Apollonides of Lampsachus (addressee of Epicurus' letter) - Timarkos (Plutarque, Adv. Colot. 17, lll7b) - Hegesianax, son of Dosithéos and brother of Pyrson (U46). - Hippocléidès appears on PHerc 1418, col. XVIII as partner of Polystratus - Athénaios (not the Metrodore father, PHerc 176, fr. 5) - Diogenes of Seleucia (Babylon) (Ath. V, 211a-d: 55th Olympiad) beheaded by Alexander Balas, king of Syria - Matron (fr. 115 et 261), pedagogue - Ménestrate (Clément, Stromates V 12, 261, 31) - Cratèros, half brother of king Antigonos, was in the Garden. - Carneiscus (Epicurus' time: author of Philistas, on friendship; see: Il secondo libro del Filista, P.Herc 1027, Naples 1988 ) - Matro (in On Piety) - Apelles (U117: undamaged by paideia) - Mentorides brother of Metrodorus and Batides (letter of the latter) - Timocratès of Athens, executor of E. - Inscriptions of 4th century in Athens: Mammarion, Hedeia, Nicidion and Boidion; Erotion, Nicanor, Demetria [Erler, Frauen im Kepos] (but those names were popular, listed among several names of votive offering, but not in a row, no reference to the Garden) - “To those (Metrodorus') children I know that Aegeus and Diodorus too [...] are full of kindness” [Death day's letter to Idomeneus, PHerc. 1418 col XXXI, Diano] - Egnatius Celer (author of a lost De rerum natura; an imitation of Lucretius; he conducted a school of rhetoric in Rome but abandoned it together with Rutilius Rufus, transferring in Smyrna) - Asclepiades of Bithyne (in Athenaeus and Galenus U 381: I° B.C. Physician, atomist, anti-finalist, Lucretius' teacher; see Roman Persons) - Iraeneus of Miletus (staff trainee of Demetrius Lakon), - Athenaeus [U115] - Nisichrates (gods had no virtues, useless for immortal beings. PHerc 222) - Arképhon and Eudemos Eliodorus (good-humoured) - Demeter (sober pupil of Philonides); Artemon of Laodicea (Epicurean philologist, teacher of Philonides in Antioch; author of Commentry on books 1-33 of Peri Physeos ; Eudemos (scholiast of P. Physeos book 6) and Dyonisodoros (teachers of Philonides) [PHerc. 1044. Gallo)] - T . Claudius Nero, monetarius in 84 BC (dedicatee of Demetrius the Laconian's book) - Nicasichrates (proselytism contradicts 'live secluded ) - Apollodorus friend of Idomeneus [PHerc. 176, fr. 5] - Antiphanes (grandson of Epicurean Iolaus, he reproached relationship with politicians, fee-paying lessons), - Antigenes and Bakkhios (Philod. Epigr.) - Heliodorus of Antioch (minister of Seleucus Philopater) - Popillius Theotimus, Celsus (to whom Lucian dedicated his Alexander) - The "modest" Philocratès (stele) - Aristion, an Epicurean dissenter, organized the insurgence against the occupying Sulla through a terrorist regime In 88 B.C. (Plut., Sylla; Appian,Mithr.), which is why Zeno Epicurean was compelled to flee from the Garden (Phld. PHerc. 1005, col. X ) until Roman capture of Athens in 86 BC - Lysias of Tarsus (Phaidros' son and Antonius' partisan, early priest of Hercules), egalitarian tyrant who called himself an Epicurean [ATH., V, 215b] - Philidas, prophete of Apollo at Didymes - Dositeus and Arkephon (in De Epicuro, fr. 6, col 2; in Pragmatiae col. 19). Diodorus (in Pragmatiae col. 34) - Timarcus (Körte 38) - Ktesyppus (in Pragmatiae, col 30) - Chronius (Pragmatiae col. 19) - Metrodoros of Stratonika (Apollodorus' pupil) - Lychus (in Pragmatiae col. 4) - Apollophanes of Pergamos (Epicurean and politician) - Alexandros (perhaps of Hypata) Epicurean philosopher, friend of Plutarcus, character of dialog Quaest. conv. III and dedicatee of De Herodoti malignitate - Aurelius Belius Philippus , priest of Baal at Apamea [“AAAS”, 23 (1973) 39–84] - Pomedius, Statilius, Aufidius Bassus, Pollius Felix in 1st c. C. E (Seneca, Statius) - Prudentianus, Antonius (in 2nd cent C.E. by Galenus) - Menestratos (Clément, Stromates V 12, 261, 31: in a letter of Metrodorus). The scholarch Heliodorus (2nd c. A.D.), able to succeed Popillius Theotimus, although he was not a Roman citizen (stele) - Lucianus mentions the Epicurean Celsus, and the towns of Amastris and Pontus as being fulfilled of Epicureans - Diogenianus in II° cent C.T. disputed on Fate/Fortuitism/Freedom against Chrysippus, but was not consistent with Ep. [quotes in Eusebius' (263-339 C.E.) Praep. Evang. IV,3 10-13; VI,7-8] - Caecilius in Octavius of Minucius Felix speaks of principia seminalia, the atoms - Amaphinius (in Ambrogius) - The epigrammatist Palladas in 4th and 5th cent. [ILS 7780 = CIL IX, 48 bilingual]. Stele found in Brundisium, Italy. «Eucratidas, son of Peisidamos, from Rhodes, Epicurean philosopher», sec. cent. BC. [ILS 7781.]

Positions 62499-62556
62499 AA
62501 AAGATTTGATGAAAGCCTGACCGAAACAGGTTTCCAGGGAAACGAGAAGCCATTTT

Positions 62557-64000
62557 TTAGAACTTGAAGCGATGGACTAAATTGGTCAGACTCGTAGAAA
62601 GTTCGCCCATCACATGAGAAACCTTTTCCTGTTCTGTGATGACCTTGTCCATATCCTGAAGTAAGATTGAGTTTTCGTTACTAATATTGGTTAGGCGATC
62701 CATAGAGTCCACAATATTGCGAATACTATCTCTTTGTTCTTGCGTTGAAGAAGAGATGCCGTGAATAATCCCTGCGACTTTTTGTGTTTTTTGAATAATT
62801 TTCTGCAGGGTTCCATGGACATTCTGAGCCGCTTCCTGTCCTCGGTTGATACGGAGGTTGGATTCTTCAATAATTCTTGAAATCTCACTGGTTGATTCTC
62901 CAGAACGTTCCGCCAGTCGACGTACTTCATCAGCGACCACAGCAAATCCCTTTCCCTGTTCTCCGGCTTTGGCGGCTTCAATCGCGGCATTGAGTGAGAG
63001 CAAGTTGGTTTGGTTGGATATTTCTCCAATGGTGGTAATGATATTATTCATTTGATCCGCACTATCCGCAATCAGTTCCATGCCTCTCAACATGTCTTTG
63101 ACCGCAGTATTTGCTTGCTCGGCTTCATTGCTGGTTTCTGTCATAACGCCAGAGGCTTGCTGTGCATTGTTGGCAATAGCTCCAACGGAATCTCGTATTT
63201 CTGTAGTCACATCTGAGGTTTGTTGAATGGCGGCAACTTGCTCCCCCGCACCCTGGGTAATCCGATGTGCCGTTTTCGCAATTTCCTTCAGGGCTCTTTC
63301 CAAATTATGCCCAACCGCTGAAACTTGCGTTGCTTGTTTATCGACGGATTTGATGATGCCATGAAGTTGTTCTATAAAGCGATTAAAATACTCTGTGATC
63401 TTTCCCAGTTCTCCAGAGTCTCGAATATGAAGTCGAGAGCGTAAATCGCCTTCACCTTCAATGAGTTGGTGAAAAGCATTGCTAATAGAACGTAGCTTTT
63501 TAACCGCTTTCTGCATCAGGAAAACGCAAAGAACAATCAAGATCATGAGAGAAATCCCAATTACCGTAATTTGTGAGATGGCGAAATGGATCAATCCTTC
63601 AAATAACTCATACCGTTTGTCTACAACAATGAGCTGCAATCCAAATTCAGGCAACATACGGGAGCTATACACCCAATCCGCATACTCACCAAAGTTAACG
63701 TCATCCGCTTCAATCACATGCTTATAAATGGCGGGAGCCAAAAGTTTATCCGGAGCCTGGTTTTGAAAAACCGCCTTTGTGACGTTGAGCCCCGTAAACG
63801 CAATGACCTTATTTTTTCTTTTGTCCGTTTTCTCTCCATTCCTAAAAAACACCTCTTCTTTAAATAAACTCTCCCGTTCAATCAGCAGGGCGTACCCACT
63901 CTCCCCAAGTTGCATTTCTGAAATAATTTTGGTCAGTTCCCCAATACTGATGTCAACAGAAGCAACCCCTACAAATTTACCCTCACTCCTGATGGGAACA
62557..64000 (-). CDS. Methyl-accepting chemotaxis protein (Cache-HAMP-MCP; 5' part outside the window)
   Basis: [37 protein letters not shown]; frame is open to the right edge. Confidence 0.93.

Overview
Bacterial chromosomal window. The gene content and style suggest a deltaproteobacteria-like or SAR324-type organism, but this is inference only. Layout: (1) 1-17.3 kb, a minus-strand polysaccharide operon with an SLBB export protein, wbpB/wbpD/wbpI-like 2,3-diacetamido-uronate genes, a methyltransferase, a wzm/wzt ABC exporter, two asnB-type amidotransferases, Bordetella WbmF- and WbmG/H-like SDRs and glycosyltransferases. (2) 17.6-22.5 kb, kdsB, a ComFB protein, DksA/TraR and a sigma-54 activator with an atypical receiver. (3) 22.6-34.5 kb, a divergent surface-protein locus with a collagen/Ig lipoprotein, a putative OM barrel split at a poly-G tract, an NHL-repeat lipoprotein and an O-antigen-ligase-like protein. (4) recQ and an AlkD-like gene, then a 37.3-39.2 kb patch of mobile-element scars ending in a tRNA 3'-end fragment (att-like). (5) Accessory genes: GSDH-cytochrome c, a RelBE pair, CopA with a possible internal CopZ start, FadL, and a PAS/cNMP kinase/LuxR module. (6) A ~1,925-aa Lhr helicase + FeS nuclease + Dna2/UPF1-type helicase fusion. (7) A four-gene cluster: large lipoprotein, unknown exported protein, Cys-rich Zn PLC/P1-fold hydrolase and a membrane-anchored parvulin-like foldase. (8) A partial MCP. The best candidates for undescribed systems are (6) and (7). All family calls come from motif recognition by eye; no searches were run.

Found inound in Puteolis (Neaples): Stallius Gaius has sedes Hauranus tuetur, ex Epicureio gaudivigente choro «Stallius Gaius Hauranus watches this site: he's a part of Epicurus' chorus, strengthened by his hedonè»
[BE 2002] Found in Macédonia, Béroia: «I am here, Archimedes, I lie down here. I wasn't, I have been, I'm no more, I don't worry. For now wayfarer!»
[SEG XXDC 977]. Graffiti found in a bedroom in Pompeii. Anonymous.: «This is a man: reason, past recollections, thankfulness».
[Budapest epitaph, by Hermarchus]: «Lubrica quassa levis fragilis bona vel mala fallax vita est data homini; non certo limite creta; per varios casus tenuato stamine pende(t)» (see above).
[BCH 5, 1881] G. Iulius Amynias of Samos, (called Isocratès in IG XII, 6, 293), philosopher and demiurge (coiner),obtaining Roman citizenship according to Inscription in Heraion of Samos, 6 B.C].
[BCH 82, 1968] Chytroi (Cyprus). Grave of Epicurean philosopher Python.
[Oinoanda Inscr.] L. Hedius Rufius Lollianus Avitus (Roman legate to Bithynia and Pontus in 165), Carus, Antipater of Athens, Théodoridas of Lindos Menneas, Niceratus of Rhodes, Dionysius, and the very author Diogenes (Flavianus?)
[C.I.G 4149] Tiberius Claudius Lepidus, Epicurean, optimas and priest of Amastris (2nd c).
[TAM II 910; 2nd c. A.D.] from Rhodiapolis] Heraclitus, doctor and Epicurean philosopher, priest of Asclepius and Hygieia.

There are evidences that in Harrân (today in Turkey) took refuge the rests of the Garden, banished, with the other schools, by Justinian (Byzantine emperor 527–565).